From the moment my baby was placed in my arms, I was head over heels in love with him. So in love that I (like many parents, I’m sure) wanted to do everything exactly right. Car seat secured, straps in the right position and tight enough, sleeping in a bassinet in our room — with no blankets or pillows or loveys), no solids until 6 months, tummy time every day, ALL THE THINGS… and they fueled my anxiety.
Because what if we did everything right and still something happened to my baby?
And I understand that some things are just out of our control — but I couldn’t handle that.
Early on, I woke up many times frantically searching the bed for our baby. I was patting the comforter and accusing Landon of smothering him. Meanwhile, he was sleeping soundly in his bassinet. I also heard phantom choking and would leap out of bed to go check on him. Each time, my heart pounding so hard it felt like it might come right out of my chest.
When L was six months old, I read a horrible story in a moms group I was in about a mom in Washington who had a son just a month older, who died unexpectedly in his sleep. Landon still worked at home at that time and he found me hunched over SOBBING. I was devastated for that mom and family but selfishly, I pictured it being us and it destroyed me. Later on my fears would manifest in similar but different ways, and the thought of something happening to me or L and us living without one another would send me in a spiral. I could barely say it aloud when I finally got to see a doctor.
I did mention several times to a midwife and doctor that I had these feelings and I was told I had a “normal level of new mom anxiety.” So I carried on. And I carried a lot of baggage from my difficult delivery, my nursing issues, L’s follow up appointments for possible hip dysplasia and another now non-issue, my return to work was miserable and I didn’t feel supported (traveling at 4 months postpartum was the worst!), I had my own postpartum issues — (including the fact that my weight didn’t just fall off like everyone promised), and I stressed every time I wasn’t with my baby.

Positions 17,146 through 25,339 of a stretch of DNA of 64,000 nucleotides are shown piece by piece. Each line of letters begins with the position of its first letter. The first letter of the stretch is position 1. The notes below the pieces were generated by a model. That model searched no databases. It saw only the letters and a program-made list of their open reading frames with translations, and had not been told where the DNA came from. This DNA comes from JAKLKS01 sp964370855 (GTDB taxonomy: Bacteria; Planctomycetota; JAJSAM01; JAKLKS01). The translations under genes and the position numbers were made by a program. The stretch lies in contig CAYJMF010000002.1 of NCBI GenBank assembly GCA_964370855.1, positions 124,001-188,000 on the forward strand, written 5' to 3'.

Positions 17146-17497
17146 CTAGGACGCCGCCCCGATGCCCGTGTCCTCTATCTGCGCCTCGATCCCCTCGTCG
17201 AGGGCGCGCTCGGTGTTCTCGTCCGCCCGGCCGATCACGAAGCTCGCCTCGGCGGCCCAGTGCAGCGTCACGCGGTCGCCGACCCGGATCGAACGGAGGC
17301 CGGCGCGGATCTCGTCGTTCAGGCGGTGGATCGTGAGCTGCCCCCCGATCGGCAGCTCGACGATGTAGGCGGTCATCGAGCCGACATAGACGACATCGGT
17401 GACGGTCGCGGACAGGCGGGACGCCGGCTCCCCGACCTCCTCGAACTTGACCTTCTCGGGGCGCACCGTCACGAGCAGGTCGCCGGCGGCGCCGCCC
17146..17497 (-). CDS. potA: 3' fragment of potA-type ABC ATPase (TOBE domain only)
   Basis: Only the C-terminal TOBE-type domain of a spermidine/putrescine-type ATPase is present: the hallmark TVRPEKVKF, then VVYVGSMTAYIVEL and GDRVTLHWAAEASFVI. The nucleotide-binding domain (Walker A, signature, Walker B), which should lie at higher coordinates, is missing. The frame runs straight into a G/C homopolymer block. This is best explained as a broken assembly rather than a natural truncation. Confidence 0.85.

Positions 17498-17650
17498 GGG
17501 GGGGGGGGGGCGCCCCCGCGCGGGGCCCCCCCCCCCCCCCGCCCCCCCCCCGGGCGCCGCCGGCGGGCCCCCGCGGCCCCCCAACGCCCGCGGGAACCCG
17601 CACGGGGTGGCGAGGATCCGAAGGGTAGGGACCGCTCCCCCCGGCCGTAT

I knew he was in capable hands with his grandparents but if I wasn’t with him, I worried. I didn’t sleep well because I constantly worried that he would die in his sleep and I wouldn’t know it and that terrified me.
In 2018, around October, I had to start traveling a lot for work. I felt stressed, stretched thin and hated being away from my family. People would tell me how lucky I was to get to go sleep in a big comfy hotel bed by myself and all I could think was how miserable it was going to be. I wouldn’t sleep. I’d cry. I’d have horrible fears the whole time… like the plane would crash, or someone would shoot up the airport before I even boarded. If the hotel booked me on a floor too high, I knew my fate was sealed if there was a fire. I hated being separated from my guys.
In November, I went to a concert with Landon. At that point, my body was on high alert all the time. I was convinced something bad was going to happen. I’d later be told that this was called an “impending sense of doom.” The band was great and one of Landon’s favorites. The place was really cool too but I noticed when we walked in that it was extra dark, the floor slanted down, the exits were only at the back… about halfway through I could hear some people moving around and I didn’t know exactly what they were doing but it sent me into a panic attack. I sat in my seat, tears falling down my face as the band played on and hoping we’d be ok.